7 top tips for photographing Monument Valley

Monument Valley
It’s possible to reach the rim without going into the actual park (Image credit: Jamie Carter)

For many, Monument Valley Navajo Tribal Park is the American West. It’s been the backdrop to countless movies and the subject of some spectacular landscape photography over many decades, Monument Valley on the Arizona Utah border is a destination that requires some research if you are to get the most out of it. 

The classic view in Monument Valley is of three Navajo Sandstone buttes called West Mitten Butte, East Mitten Butte and Merrick Butte. There are many other compositions to try your hand at, but the view of these three buttes – as captured while standing next to the visitor center, of course – is the image most photographers want to capture. The joy is to get that image on your own terms, both at sunrise and sunset, and possibly at night, too, without ignoring the rest of the richly photogenic area. 

1. Understand the region

The sun rises behind the mittens as seen from the visitor's center (Image credit: Jamie Carter)

Monument Valley is within the Navajo Nation, the largest land area held by a Native American tribe in the U.S. that covers parts of Utah, Arizona and New Mexico. As you stand beside the visitors center in Monument Valley Tribal Park and look at the three buttes you’re looking east and southeast. The position of the rising sun will differ depending on when you go, but at sunrise, you’ll get the three buttes in silhouette, with all three lit up and looking orange in the late afternoon ‘golden hour’ before sunset. It costs $8 per person per day to enter Monument Valley Tribal Park, where official opening hours vary throughout the year. In practice, it sometimes opens at 7:00 a.m. despite that not being advertised.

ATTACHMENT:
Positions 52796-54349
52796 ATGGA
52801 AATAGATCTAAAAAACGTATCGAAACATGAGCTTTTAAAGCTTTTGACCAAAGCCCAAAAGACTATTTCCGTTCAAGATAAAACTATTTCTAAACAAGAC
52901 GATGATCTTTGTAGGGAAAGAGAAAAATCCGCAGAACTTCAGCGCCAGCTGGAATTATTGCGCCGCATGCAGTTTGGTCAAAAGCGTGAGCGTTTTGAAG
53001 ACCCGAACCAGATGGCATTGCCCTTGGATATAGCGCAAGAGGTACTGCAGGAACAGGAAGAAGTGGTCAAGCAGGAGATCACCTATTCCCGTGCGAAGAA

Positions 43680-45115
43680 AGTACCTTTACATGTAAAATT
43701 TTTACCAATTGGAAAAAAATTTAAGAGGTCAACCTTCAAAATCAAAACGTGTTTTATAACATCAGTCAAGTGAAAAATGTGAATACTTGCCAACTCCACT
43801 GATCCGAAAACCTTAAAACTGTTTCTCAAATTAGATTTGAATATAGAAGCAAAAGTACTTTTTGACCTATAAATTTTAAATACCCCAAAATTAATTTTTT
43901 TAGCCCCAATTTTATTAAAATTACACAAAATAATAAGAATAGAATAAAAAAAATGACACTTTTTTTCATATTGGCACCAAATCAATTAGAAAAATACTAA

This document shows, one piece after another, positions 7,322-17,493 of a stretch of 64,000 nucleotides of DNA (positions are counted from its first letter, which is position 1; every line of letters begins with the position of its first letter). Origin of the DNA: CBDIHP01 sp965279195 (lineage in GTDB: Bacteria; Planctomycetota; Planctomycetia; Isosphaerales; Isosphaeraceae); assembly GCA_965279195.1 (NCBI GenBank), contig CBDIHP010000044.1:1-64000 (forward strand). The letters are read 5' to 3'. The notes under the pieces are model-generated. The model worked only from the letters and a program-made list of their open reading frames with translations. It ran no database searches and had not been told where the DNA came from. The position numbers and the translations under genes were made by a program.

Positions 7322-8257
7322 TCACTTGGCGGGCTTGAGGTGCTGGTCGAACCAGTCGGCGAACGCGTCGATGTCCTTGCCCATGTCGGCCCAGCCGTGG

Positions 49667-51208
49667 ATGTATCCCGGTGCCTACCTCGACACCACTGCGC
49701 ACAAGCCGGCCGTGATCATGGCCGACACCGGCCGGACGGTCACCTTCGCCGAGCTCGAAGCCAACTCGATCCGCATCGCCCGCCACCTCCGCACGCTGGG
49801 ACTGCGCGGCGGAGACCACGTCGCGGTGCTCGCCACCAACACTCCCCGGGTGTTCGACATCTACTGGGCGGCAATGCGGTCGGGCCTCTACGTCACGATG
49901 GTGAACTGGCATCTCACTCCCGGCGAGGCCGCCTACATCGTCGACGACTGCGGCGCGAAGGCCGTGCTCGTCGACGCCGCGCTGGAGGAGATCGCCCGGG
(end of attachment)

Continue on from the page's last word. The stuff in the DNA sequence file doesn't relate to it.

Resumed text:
2. Find a room with a view

The Wildcat Trail will bag you some unusual views of the buttes (Image credit: Jamie Carter)

If you want to guarantee being in the right place for sunrise and sunset then stay in the park itself. The View is a hotel beside the visitors center on the edge of the valley with a great view of West Mitten Butte, East Mitten Butte and Merrick Butte. Even if you get a room with a perfect view for photography, you are yards away from a ringside seat. The best place to stay, however, is a cluster of simple rentable cabins slightly away from the crowds at the top of the valley side that has a stupendous view. Just as good is a basic campground in the sand dunes at the top of the Wildcat Trail. All are managed by The View, a Najavo-owned business.

If you can't get a room/cabin/tent in Monument Valley Tribal Park itself then you'll have to stay outside the park, which generally means staying around four miles away back down Monument Valley Road. The most accessible place to stay is Goulding's Monument Valley, a historic trading post that is now a hotel on one site and, slightly further away, an RV and campsite at another site. Gas stations and grocery stores are available, as is a basic restaurant, though you’re not going to get a view of Monument Valley – and you’ll need to get up that bit earlier to drive into the park. You can book a range of tours at Goulding’s. 

3. Tackle the Loop Road yourself

Most visitors to Monument Valley appear just to take in the view from the visitor center, you can get far deeper into the park without getting out of your car. The Valley Drive is a 17-mile dirt road that is best tackled slowly – particularly the first steep descent – though a 4x4 will help. It’s pretty rough all the way around, though mostly flat, and there are soft sand sections. You can book a tour and see it all on the back of a safari-style truck. Most of those tours do take you down private roads not accessible to those who take their own car, but compared to driving yourself you’ll have a lot less time for photography. While the tourist trucks stop in every third viewpoint or so of the dozen pullouts between the buttes and mesas, if you have your own car you can spend as long as you like. It’s generally agreed that it takes two hours to The Valley Drive, but photographers should plan on four or five hours. It’s best done as early in the morning as possible before the crowds arrive.

4. Take the ‘secret’ photography hike

The scenic drive is best done in your own vehicle, but care is needed on the rough dirt road. (Image credit: Jamie Carter)